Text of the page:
More than 160 migrants drowned in two separate shipwrecks off Libya during past week, a United Nations migration official has said.
Safa Msehli, a spokeswoman for the International Organization for Migration, said on Tuesday that at least 102 migrants were reported dead after their wooden boat capsized off Libya on Friday. At least eight others were rescued and returned to shore, she said.
The second shipwreck took place on Saturday. The Libyan coastguard retrieved at least 62 bodies of migrants, Msehli said. The same day, the coastguard intercepted a third wooden boat with at least 210 migrants on board, she said.
The fatalities were the latest disasters in the Mediterranean Sea involving migrants seeking a better life in Europe.
The new deaths have brought the tally in the central Mediterranean route to about 1,500 migrants drowned this year, Msehli said.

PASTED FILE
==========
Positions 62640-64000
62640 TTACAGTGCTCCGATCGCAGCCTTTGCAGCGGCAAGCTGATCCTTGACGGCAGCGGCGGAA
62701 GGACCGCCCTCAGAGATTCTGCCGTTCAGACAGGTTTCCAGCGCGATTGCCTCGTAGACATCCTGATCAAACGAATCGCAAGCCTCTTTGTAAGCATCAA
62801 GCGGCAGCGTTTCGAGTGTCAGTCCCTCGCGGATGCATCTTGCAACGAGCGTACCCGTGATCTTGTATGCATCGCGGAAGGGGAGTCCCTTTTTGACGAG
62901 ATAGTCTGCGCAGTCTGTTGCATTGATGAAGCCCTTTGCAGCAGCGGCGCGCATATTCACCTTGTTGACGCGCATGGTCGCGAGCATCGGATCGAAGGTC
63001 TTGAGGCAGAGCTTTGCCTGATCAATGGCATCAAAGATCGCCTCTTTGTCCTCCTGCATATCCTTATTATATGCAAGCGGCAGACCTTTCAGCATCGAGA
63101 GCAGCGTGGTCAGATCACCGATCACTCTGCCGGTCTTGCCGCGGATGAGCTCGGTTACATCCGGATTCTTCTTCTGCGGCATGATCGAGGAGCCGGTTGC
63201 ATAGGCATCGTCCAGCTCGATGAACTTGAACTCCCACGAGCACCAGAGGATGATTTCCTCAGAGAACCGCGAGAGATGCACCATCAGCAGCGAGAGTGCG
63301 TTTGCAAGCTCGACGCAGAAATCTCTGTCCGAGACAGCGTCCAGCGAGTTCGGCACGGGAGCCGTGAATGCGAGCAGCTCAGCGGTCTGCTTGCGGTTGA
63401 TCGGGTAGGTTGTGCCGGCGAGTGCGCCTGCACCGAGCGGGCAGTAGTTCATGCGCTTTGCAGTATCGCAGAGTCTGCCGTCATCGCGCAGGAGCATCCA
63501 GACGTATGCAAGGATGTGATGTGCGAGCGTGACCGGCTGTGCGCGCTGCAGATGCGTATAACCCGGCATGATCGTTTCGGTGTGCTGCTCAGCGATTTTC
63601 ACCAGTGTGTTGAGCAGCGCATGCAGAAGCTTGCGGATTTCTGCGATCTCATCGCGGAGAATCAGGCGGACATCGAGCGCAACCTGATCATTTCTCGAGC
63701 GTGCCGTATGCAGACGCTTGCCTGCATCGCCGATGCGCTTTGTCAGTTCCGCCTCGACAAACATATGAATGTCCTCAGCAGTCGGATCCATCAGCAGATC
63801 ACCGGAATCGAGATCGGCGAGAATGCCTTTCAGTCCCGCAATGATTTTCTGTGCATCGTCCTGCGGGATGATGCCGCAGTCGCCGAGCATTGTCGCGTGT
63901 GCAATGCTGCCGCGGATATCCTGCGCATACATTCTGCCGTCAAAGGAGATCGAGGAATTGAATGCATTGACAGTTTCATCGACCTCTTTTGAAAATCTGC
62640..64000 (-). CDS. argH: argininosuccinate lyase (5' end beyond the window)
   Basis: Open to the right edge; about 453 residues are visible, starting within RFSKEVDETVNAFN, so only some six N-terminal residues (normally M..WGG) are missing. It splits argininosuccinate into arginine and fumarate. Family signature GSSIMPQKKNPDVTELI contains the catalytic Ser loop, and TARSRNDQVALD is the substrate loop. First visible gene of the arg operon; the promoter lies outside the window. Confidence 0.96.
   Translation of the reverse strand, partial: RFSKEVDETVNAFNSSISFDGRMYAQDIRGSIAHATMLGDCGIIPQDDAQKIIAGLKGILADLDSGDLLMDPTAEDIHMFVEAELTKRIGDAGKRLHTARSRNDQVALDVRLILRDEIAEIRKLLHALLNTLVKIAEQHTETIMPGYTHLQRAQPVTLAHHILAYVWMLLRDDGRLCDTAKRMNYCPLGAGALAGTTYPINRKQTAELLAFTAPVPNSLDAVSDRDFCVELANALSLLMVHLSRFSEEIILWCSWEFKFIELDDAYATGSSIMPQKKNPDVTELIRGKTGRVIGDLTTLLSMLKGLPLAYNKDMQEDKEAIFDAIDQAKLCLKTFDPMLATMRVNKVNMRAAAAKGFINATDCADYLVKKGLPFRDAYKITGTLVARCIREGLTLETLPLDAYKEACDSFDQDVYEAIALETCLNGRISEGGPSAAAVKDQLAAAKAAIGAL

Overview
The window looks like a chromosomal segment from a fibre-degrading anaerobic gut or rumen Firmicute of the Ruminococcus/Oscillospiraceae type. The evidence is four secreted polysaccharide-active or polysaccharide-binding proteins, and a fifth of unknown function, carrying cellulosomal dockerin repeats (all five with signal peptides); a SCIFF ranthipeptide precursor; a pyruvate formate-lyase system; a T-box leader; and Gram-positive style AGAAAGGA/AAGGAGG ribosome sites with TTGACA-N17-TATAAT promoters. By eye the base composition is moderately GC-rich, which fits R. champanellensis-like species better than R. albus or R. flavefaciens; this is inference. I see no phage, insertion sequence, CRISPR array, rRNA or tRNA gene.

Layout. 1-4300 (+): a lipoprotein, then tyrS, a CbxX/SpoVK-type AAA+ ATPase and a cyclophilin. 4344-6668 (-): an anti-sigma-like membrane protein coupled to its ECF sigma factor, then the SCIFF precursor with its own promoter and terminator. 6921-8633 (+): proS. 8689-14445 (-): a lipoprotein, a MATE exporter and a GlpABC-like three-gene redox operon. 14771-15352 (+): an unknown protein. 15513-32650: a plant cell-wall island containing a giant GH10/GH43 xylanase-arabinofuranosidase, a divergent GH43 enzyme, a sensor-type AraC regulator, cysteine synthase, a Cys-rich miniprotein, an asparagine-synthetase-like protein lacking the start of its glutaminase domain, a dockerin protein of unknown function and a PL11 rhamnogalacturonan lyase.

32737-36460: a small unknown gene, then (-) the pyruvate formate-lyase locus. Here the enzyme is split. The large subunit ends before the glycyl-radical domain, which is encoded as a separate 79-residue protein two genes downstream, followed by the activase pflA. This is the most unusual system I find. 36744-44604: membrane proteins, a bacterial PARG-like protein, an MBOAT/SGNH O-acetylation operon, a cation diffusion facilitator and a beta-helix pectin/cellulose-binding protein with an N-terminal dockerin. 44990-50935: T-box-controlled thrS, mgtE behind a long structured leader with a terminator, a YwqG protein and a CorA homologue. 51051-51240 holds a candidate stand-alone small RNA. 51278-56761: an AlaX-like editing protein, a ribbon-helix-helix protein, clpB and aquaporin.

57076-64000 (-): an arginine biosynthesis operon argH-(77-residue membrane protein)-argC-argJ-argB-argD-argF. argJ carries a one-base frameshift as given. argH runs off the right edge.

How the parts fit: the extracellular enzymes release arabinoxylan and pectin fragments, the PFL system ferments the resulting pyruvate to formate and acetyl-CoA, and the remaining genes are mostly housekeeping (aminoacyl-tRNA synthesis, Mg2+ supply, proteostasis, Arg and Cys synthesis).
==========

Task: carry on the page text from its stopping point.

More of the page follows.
Recent months have seen a surge in crossings and attempted crossings from Libya as authorities accelerated their deadly crackdown on migrants in the capital of Tripoli.
About 31,500 migrants were intercepted and returned to Libya in 2021, compared with nearly 11,900 migrants the previous year, according to the IOM. About 980 migrants were dead or presumed dead in 2020, the UN agency said.
The IOM said that 466 migrants were intercepted or rescued at sea and returned to Libya between December 12 and 18.
Libya has emerged as the dominant transit point for people fleeing war and poverty in Africa and the Middle East. The oil-rich country plunged into chaos following a NATO-backed uprising that toppled and killed longtime ruler Muammar Gaddafi in 2011.
Human traffickers have benefitted from the chaos in the oil-rich nation and smuggled people through the country’s lengthy border with six nations. They pack desperate people into ill-equipped rubber boats, then embark on risky voyages across the perilous Mediterranean Sea.
Those returned have been taken to detention centres rife with abuses, including forced labour, beatings, rapes and torture. The abuse often accompanies efforts to extort money from families before migrants are allowed to leave Libya on traffickers’ boats.
UN-commissioned investigators said in October that abuse and ill-treatment of migrants in Libya could amount to crimes against humanity.